To send content items to your account,
please confirm that you agree to abide by our usage policies.
If this is the first time you use this feature, you will be asked to authorise Cambridge Core to connect with your account.
Find out more about sending content to .
To send content items to your Kindle, first ensure firstname.lastname@example.org
is added to your Approved Personal Document E-mail List under your Personal Document Settings
on the Manage Your Content and Devices page of your Amazon account. Then enter the ‘name’ part
of your Kindle email address below.
Find out more about sending to your Kindle.
Note you can select to send to either the @free.kindle.com or @kindle.com variations.
‘@free.kindle.com’ emails are free but can only be sent to your device when it is connected to wi-fi.
‘@kindle.com’ emails can be delivered even when you are not connected to wi-fi, but note that service fees apply.
In a previous study, we developed a highly performant and clinically-translatable machine learning algorithm for a prediction of three-year conversion to Alzheimer’s disease (AD) in subjects with Mild Cognitive Impairment (MCI) and Pre-mild Cognitive Impairment. Further tests are necessary to demonstrate its accuracy when applied to subjects not used in the original training process. In this study, we aimed to provide preliminary evidence of this via a transfer learning approach.
We initially employed the same baseline information (i.e. clinical and neuropsychological test scores, cardiovascular risk indexes, and a visual rating scale for brain atrophy) and the same machine learning technique (support vector machine with radial-basis function kernel) used in our previous study to retrain the algorithm to discriminate between participants with AD (n = 75) and normal cognition (n = 197). Then, the algorithm was applied to perform the original task of predicting the three-year conversion to AD in the sample of 61 MCI subjects that we used in the previous study.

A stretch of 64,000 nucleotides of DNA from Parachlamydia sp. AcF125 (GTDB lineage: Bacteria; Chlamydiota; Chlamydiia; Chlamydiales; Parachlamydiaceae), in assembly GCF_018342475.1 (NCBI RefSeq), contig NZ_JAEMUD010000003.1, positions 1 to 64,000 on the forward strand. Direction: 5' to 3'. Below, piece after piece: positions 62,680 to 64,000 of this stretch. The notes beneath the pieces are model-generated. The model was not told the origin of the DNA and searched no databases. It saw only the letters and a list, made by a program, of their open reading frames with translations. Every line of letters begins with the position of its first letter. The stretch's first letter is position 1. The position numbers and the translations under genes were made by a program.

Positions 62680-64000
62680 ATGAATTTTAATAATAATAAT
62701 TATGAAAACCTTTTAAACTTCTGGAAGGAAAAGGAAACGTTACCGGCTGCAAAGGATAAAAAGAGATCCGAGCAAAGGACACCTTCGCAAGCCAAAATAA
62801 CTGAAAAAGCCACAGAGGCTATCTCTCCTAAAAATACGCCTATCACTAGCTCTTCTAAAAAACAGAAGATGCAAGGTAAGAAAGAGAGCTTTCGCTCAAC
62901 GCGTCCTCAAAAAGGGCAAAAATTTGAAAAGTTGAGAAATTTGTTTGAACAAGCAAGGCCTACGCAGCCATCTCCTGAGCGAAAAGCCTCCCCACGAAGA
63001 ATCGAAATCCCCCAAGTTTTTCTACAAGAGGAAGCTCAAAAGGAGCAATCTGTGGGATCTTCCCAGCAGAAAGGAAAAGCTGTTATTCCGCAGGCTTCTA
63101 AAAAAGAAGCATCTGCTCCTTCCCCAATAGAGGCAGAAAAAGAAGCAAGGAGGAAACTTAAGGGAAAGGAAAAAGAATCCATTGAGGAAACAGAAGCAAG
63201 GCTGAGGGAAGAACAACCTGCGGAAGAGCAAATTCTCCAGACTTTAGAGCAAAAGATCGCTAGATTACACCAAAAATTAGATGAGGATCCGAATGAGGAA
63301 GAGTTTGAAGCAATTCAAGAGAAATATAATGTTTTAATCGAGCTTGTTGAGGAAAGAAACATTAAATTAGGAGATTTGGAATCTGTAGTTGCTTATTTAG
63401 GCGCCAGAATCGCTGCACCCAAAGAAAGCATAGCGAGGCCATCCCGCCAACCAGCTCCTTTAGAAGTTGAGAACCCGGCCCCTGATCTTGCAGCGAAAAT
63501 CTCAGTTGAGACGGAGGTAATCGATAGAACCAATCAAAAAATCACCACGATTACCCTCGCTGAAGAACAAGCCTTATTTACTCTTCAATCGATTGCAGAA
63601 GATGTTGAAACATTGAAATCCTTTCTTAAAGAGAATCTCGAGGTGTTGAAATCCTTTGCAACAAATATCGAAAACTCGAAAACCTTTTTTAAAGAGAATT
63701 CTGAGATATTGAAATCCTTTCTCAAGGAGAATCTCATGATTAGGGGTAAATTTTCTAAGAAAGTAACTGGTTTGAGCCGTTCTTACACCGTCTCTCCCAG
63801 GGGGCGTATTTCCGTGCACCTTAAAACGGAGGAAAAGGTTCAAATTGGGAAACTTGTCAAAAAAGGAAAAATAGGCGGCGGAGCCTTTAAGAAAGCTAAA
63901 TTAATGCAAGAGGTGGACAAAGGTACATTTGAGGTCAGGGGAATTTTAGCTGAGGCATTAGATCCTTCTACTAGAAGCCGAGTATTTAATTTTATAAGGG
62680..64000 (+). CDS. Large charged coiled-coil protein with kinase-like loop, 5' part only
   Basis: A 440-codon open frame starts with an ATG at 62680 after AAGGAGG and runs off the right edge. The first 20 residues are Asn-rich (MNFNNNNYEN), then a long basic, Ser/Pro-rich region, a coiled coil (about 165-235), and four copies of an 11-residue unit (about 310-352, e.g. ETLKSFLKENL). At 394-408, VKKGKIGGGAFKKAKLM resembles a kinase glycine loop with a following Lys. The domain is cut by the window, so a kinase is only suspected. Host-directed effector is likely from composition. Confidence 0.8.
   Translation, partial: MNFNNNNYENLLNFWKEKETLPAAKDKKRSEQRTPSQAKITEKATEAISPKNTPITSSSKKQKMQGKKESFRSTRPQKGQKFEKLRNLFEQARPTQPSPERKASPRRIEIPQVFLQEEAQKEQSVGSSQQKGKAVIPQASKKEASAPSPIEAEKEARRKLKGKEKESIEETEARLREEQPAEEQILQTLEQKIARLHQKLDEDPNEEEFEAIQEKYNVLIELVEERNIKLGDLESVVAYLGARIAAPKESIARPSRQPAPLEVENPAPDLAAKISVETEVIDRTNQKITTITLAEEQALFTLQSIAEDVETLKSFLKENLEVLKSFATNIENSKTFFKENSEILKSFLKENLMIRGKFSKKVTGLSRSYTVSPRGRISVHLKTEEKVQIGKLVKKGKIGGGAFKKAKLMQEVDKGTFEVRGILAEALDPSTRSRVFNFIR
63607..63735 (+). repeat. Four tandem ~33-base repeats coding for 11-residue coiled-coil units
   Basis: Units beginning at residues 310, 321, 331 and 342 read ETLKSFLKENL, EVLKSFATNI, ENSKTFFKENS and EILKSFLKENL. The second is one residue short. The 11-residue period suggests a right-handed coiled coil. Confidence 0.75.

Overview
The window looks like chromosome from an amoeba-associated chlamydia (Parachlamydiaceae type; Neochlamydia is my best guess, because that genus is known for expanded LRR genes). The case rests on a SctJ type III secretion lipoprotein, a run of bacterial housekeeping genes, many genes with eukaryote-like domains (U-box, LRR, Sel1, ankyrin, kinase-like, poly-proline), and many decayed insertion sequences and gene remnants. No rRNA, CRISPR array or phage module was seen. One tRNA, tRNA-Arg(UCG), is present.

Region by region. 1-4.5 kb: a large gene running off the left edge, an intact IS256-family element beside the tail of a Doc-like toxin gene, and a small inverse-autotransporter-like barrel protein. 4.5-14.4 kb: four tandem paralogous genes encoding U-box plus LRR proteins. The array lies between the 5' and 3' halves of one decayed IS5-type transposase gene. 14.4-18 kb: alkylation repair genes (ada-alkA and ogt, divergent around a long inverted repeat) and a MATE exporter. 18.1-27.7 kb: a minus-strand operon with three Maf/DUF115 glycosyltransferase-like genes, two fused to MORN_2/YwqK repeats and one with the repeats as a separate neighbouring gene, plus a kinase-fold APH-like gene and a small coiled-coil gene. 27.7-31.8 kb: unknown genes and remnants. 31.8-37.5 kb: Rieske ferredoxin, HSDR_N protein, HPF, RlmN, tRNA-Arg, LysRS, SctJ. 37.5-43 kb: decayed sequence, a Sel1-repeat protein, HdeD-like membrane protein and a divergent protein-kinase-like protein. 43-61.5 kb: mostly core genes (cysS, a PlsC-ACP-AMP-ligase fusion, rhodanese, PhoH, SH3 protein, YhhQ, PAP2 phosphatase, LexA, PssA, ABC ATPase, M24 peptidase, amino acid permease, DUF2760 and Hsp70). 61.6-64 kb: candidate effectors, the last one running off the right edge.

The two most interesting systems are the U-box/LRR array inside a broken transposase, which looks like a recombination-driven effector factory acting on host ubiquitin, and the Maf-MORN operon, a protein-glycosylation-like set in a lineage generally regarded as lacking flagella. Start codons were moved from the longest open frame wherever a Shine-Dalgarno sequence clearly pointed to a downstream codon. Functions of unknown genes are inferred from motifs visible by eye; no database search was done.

Even after the retraining, the algorithm demonstrated a significant predictive performance in the MCI sample (AUC = 0.821, 95% CI bootstrap = 0.705–0.912, best balanced accuracy = 0.779, sensitivity = 0.852, specificity = 0.706).
These results provide a first indirect evidence that our original algorithm can also perform relevant generalized predictions when applied to new MCI individuals. This motivates future efforts to bring the algorithm to sufficient levels of optimization and trustworthiness that will allow its application in both clinical and research settings.
Email your librarian or administrator to recommend adding this to your organisation's collection.